Google’s (NSDQ: GOOG) Android has come under criticism of being in danger of fragmentation, and despite protests it seems it is already at play. The Java part of Android is a different version to the one that the rest of the mobile industry has been developing since the 1990’s, reports CNet. Google claims its version of Java runs better and faster on mobiles, but it still creates another standard. “They are using Java, but they aren’t implementing any well-known Java framework, and really that just creates another standard to support. The risk they take here is that they might fragment the market further,” said Benoit Schillings, Trolltech chief technology officer.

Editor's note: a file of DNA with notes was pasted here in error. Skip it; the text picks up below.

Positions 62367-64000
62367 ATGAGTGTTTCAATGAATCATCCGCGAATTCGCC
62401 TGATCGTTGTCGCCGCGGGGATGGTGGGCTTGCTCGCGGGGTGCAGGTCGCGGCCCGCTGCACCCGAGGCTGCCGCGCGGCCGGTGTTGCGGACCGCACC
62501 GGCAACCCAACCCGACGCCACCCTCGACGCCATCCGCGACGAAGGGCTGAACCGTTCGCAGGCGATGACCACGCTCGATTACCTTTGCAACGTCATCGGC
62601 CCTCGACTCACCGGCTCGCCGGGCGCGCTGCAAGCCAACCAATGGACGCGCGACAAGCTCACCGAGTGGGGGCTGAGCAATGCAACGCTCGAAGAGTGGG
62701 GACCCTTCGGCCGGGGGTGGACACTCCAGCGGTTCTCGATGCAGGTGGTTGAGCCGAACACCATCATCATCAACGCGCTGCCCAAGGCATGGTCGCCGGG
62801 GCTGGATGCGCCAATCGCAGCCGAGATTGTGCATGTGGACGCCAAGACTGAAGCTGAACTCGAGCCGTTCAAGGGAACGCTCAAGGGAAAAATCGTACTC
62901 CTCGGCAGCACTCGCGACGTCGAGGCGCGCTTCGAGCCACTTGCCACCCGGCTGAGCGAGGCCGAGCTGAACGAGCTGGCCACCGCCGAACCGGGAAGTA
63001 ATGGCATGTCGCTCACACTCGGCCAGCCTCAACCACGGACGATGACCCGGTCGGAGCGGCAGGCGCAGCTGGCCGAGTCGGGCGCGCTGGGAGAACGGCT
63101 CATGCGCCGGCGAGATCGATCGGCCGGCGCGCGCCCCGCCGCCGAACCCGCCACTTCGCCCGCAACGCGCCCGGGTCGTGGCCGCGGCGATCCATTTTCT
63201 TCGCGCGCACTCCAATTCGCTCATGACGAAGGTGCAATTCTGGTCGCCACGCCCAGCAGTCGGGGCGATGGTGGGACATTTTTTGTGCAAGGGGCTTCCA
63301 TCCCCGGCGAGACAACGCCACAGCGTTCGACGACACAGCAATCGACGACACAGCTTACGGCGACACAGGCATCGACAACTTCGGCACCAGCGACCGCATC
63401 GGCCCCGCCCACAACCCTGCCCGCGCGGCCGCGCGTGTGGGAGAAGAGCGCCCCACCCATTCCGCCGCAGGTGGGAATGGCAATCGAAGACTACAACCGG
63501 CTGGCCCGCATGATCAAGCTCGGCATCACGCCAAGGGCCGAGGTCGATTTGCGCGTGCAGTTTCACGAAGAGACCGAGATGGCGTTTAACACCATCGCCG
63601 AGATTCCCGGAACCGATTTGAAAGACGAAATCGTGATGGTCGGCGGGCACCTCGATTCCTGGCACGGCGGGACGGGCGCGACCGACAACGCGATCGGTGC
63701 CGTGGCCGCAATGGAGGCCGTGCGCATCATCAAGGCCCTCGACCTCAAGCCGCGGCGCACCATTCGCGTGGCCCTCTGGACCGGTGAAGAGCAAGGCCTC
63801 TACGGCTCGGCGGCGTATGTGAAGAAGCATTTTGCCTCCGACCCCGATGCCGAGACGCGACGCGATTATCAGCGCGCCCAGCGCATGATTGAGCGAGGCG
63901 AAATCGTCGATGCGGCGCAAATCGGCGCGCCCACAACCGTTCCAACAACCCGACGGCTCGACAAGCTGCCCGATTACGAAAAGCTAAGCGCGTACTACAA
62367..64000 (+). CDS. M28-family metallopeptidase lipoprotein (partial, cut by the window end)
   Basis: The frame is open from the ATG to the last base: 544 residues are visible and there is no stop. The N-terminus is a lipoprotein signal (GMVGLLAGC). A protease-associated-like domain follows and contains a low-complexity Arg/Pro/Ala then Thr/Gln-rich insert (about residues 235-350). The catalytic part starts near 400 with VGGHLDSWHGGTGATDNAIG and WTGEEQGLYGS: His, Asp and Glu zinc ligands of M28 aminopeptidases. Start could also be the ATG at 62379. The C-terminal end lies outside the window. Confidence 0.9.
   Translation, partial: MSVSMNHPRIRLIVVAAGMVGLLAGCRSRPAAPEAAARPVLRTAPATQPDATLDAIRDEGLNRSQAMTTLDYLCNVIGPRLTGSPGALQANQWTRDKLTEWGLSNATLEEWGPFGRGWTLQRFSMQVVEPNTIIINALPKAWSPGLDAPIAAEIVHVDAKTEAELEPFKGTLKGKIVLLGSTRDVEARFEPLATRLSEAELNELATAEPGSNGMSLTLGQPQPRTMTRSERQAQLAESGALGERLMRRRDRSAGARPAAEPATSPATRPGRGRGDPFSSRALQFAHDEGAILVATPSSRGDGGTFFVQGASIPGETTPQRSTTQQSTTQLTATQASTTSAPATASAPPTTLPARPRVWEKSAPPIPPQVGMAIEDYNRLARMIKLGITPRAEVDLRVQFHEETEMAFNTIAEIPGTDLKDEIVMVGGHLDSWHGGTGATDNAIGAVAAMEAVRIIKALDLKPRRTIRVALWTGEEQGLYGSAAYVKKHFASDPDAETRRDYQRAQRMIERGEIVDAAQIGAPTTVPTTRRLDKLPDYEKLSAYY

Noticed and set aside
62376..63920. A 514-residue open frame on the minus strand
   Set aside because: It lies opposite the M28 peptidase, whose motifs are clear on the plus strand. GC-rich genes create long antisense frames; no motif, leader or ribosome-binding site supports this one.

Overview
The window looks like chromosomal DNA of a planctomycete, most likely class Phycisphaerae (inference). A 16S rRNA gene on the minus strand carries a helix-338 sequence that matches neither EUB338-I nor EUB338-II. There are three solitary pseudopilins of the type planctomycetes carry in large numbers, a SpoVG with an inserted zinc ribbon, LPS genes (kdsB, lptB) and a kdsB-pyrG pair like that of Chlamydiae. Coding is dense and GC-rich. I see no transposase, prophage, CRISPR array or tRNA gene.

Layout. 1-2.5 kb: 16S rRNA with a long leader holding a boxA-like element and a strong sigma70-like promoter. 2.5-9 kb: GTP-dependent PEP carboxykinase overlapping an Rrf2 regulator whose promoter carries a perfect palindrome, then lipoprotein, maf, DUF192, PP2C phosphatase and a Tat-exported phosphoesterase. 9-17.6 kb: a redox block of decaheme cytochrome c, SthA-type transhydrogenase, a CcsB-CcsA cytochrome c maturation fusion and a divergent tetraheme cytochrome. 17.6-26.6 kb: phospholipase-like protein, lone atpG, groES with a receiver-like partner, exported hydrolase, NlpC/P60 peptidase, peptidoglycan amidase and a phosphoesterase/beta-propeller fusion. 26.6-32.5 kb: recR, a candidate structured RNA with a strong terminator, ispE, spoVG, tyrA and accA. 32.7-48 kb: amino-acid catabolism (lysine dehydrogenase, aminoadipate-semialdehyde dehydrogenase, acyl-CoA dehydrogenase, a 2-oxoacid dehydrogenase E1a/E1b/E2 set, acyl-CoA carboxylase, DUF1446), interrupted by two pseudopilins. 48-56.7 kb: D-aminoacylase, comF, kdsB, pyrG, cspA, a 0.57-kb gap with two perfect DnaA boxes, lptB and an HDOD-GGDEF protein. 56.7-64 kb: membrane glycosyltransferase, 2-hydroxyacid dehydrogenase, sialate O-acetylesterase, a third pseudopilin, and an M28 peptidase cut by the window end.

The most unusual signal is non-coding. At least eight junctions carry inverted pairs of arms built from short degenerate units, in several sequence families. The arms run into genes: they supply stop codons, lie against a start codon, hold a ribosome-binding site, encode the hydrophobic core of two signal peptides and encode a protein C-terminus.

On its side, Google is attempting to address the problem of fragmentation by getting all its partners to sign a non-fragmentation agreement — although it sounds more like a general agreement than an enforceable contract. “The most important thing is that everyone has agreed to the spirit of it because they realise that one of the big important things of this alliance is to build a vibrant third-party developer community. And they all agree that if they were to do things that would compromise the integrity of the platform, that would break third-party applications, and nobody wants to do that” said Android co-founder Rich Miner in this ComputerWorld interview.